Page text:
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These are the first same-sex couples to get married in Asia

LGBTI Taiwanese making history as first same-sex couples to wed in Asia (Photo: Rik Glauert)

The first same-sex couples to get married in Asia tied the knot in Taiwan on Friday (24 May).

At least 289 same-sex couples were expected to marry at Household Registration Offices across the country.

Shane Yuan and Marc Lin and Chun-peng Chou and Meng-huan Lin were among the nation’s first to get married.

They signed marriage registration documents in the nation’s capital, Taipei.

Same-sex couples register for marriage in downtown Taipei (Photo: Rik Glauert)

Same-sex couples register for marriage in downtown Taipei (Photo: Rik Glauert)

Legendary LGBTI rights activist Chi Chia-wei witnessed the historic occasion.

He signed certificates with a pen gifted to him by President Tsai Ing-wen to mark the occasion.

Gay couple Shane and Marc with veteran LGBTI rights campaigner Chi Chia-wei (Photo: Rik Glauert)

Gay couple Shane and Marc with veteran LGBTI rights campaigner Chi Chia-wei (Photo: Rik Glauert)

Shane Lin told Gay Star News he was ‘very happy’ to be finally married.

‘It is a very important day for us to remember’.

His mother told Gay Star News she was happy that the country recognized her son’s marriage.

First in Asia

Taiwan’s parliament last week became the first in Asia to legalize same-sex marriage.

The government bill, which largely avoids the term ‘marriage’, has been labeled a compromise by LGBTI rights campaigners.

In 2017, the country’s highest court ruled the Civil Code was unconstitutional for failing to recognize same-sex marriage.

But, in a bitterly-fought referendum, most Taiwanese citizens opted for a separate marriage law rather than changing the civil code which would have brought genuine equality.

Yating and Meiyu were among the first same-sex couples to get married in Taiwan (Photo: Rik Glauert)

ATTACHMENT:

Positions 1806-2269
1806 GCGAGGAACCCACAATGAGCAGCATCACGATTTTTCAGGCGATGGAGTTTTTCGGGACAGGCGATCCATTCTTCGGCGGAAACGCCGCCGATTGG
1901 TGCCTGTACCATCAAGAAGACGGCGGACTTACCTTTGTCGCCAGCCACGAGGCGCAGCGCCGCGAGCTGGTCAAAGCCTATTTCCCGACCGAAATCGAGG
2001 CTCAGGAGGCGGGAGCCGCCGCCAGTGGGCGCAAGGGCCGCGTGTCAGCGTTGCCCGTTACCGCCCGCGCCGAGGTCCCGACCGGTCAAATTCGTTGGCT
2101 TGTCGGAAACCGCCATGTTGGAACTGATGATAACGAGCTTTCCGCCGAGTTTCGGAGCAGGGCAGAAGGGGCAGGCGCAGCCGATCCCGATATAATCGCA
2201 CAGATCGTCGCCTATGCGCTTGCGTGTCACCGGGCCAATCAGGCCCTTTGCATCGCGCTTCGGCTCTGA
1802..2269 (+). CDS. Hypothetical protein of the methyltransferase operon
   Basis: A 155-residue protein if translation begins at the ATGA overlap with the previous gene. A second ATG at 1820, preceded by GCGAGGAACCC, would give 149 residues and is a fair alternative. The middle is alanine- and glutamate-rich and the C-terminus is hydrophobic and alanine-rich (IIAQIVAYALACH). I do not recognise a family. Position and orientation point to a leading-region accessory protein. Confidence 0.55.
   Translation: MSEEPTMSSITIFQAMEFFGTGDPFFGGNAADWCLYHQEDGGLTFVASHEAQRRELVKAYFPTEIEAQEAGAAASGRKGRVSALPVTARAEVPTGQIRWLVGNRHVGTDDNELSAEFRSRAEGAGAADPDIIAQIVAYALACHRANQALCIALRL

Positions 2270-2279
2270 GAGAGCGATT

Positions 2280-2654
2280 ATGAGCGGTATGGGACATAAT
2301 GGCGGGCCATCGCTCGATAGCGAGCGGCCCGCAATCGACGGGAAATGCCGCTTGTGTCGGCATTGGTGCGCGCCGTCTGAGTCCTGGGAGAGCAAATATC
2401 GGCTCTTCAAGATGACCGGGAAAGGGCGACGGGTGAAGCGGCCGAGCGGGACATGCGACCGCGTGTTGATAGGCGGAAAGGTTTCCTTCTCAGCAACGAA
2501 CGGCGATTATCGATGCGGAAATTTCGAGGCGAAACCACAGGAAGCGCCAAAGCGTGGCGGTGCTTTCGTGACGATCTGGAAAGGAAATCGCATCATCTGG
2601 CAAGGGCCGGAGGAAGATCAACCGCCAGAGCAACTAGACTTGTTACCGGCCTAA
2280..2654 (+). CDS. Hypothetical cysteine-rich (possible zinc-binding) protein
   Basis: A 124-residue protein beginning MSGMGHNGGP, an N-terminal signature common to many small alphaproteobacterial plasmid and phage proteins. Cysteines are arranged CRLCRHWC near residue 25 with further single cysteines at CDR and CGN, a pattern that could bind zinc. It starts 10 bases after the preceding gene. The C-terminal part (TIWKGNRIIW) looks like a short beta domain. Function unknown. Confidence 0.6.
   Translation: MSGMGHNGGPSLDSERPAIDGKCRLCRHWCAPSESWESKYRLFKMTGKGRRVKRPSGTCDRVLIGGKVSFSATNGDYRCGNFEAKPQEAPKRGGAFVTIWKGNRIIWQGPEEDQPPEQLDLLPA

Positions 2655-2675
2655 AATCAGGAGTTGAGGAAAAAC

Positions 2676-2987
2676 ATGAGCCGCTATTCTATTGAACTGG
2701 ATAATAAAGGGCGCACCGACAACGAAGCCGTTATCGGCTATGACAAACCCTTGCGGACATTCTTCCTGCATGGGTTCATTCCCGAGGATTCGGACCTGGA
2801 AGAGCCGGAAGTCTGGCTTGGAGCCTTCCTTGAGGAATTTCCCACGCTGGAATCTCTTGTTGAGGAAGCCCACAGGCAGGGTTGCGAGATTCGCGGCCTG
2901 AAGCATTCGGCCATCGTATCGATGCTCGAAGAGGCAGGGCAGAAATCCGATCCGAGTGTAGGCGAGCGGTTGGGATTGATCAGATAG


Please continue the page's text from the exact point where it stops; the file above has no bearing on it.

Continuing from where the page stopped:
Yating and Meiyu were among the first same-sex couples to get married in Taiwan (Photo: Rik Glauert)

LGBTI rights campaigners accused conservative and Christian groups of running a well-funded campaign of hate and scare-mongering.

Taiwan’s parliament voted in favor of a government bill offering same-sex couples similar rights to opposite-sex couples after years of court rulings, referendums, and tussles in parliament.

The crucial 4th line of the bill passed with 93 lawmakers voting for the bill, 66 opposing, and 27 abstaining.

Thousands of LGBTI rights supporters gathered outside parliament and cheered as the vote was announced.

In a last-minute effort to appease conservative lawmakers, Taiwan’s ruling party removed the word ‘marriage’ from the bill.

But, same-sex couples can still get register for marriage in the same way as other couples.

Couples can only adopt children if the child is the biological child of one of the couple.

Taiwanese citizens can only marry people of the same-sex that come from a country (there are 26 of them) that has legalized same-sex marriage. They must first provide evidence of a marriage in that country.

Taiwan is the regional leader for LGBTI rights. Thailand’s ruling junta last year submitted a union bill to cabinet, affording limited rights to same-sex couples.

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Author: Rik Glauert